Political Action
That creepy feeling: I've gone around and around about these Tempe mayoral candidates ("The Mouth That Should've Roared," John Dougherty, February 26). But I'd prefer not to vote for the obviously ignorant and corrupt one. That's Dennis Cahill.

If Hugh Hallman is bad for Tempe, we'd know it pretty quickly. But there was so much going on with that stadium fiasco that it hardly fits to blame Hallman for not speaking up. The mayor has more Cardinal mud on his hands than anyone. I laugh as I remember a New Times cover of old.

We in Tempe already know that Cahill spends like a drunken sailor, takes junkets, wastes millions catering to developers at the expense of the poor (the grocery tax), violates campaign laws (learned from his wife) and is not above name-calling.

I'll take the "creepy feeling" you describe over the solid hit my wallet's gonna keep taking from Cahill any time. True, I'm working to help Hallman right now. It beats waiting for Cahill to publish my W2s.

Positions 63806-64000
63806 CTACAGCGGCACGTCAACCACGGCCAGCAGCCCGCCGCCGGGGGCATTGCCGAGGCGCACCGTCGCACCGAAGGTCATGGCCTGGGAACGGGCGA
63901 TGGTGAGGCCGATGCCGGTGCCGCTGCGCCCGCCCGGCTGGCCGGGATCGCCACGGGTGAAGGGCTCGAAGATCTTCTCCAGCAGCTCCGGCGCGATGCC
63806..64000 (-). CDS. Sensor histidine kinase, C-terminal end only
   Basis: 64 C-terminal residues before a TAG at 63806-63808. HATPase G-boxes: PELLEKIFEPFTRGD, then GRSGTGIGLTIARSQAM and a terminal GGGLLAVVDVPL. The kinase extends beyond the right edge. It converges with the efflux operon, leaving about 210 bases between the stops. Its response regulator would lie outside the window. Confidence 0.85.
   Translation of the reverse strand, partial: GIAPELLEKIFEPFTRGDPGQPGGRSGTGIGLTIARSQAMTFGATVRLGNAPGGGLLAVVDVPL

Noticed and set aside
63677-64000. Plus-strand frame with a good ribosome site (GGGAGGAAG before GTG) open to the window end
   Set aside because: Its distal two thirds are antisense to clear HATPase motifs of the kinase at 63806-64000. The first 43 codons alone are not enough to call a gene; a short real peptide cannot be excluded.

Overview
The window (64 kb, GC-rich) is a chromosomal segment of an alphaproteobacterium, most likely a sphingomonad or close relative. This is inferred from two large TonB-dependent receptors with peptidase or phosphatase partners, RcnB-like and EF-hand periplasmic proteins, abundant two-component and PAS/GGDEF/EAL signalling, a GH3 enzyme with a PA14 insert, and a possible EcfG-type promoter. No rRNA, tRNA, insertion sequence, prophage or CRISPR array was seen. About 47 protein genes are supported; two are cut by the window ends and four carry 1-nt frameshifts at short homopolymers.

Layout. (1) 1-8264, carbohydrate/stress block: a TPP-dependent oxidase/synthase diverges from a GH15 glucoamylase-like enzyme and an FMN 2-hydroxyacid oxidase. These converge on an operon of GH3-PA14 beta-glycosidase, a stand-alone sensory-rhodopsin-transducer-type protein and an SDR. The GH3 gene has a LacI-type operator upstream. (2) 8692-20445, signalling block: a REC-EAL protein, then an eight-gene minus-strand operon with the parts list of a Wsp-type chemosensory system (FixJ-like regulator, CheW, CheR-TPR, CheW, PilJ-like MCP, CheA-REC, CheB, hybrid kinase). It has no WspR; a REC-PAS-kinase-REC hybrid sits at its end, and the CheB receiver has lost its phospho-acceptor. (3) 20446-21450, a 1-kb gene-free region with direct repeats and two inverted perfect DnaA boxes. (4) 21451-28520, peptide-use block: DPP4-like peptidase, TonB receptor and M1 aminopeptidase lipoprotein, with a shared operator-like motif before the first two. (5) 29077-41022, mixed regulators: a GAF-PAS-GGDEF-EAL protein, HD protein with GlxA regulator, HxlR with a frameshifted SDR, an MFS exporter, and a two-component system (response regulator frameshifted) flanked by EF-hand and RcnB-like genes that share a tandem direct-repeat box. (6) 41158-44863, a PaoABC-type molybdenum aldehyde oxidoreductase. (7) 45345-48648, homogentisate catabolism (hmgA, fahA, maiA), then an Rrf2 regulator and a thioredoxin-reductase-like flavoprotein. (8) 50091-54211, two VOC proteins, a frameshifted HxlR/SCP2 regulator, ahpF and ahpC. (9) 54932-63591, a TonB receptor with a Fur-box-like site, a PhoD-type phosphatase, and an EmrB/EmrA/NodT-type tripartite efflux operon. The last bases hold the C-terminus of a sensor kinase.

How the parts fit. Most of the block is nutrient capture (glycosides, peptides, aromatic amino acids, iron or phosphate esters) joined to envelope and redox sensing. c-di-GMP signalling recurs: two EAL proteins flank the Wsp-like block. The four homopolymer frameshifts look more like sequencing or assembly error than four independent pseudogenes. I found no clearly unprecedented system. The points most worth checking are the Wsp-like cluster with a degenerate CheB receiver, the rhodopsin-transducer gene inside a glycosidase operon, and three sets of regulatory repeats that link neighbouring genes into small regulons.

Gene Ganssle
Via e-mail

Not his fault: John Dougherty trashes Hugh Hallman for his acquiescence on Tempe's site selection process for the Cardinals stadium but provides no analysis on where Tempe should have located it. If Tempe had no viable site, he can't blame Hugh Hallman for losing the stadium.

Mr. Dougherty fails to mention that Hallman tried to persuade Arizona State University to build the stadium on its land. Had he been successful, Tempe would still have the Cardinals, the Fiesta Bowl and a future Super Bowl. Did John Dougherty or Dennis Cahill support these efforts? Not that I recall.

Tom Hinchion

Race Relations
Insert your view here: While there is no doubt in my mind that racism is conveyed through both overt and covert actions, many aspects described in Paul Kix's story seem to be, at best, a series of coincidences surrounding an extremely small portion of Millennium High School's population ("The New Racism," February 26).

Whose fault is it if a student club falls flat on its face because of a lack of participation by its members? I have a hard time placing blame on a faculty sponsor not receiving a return on his or her investment of time.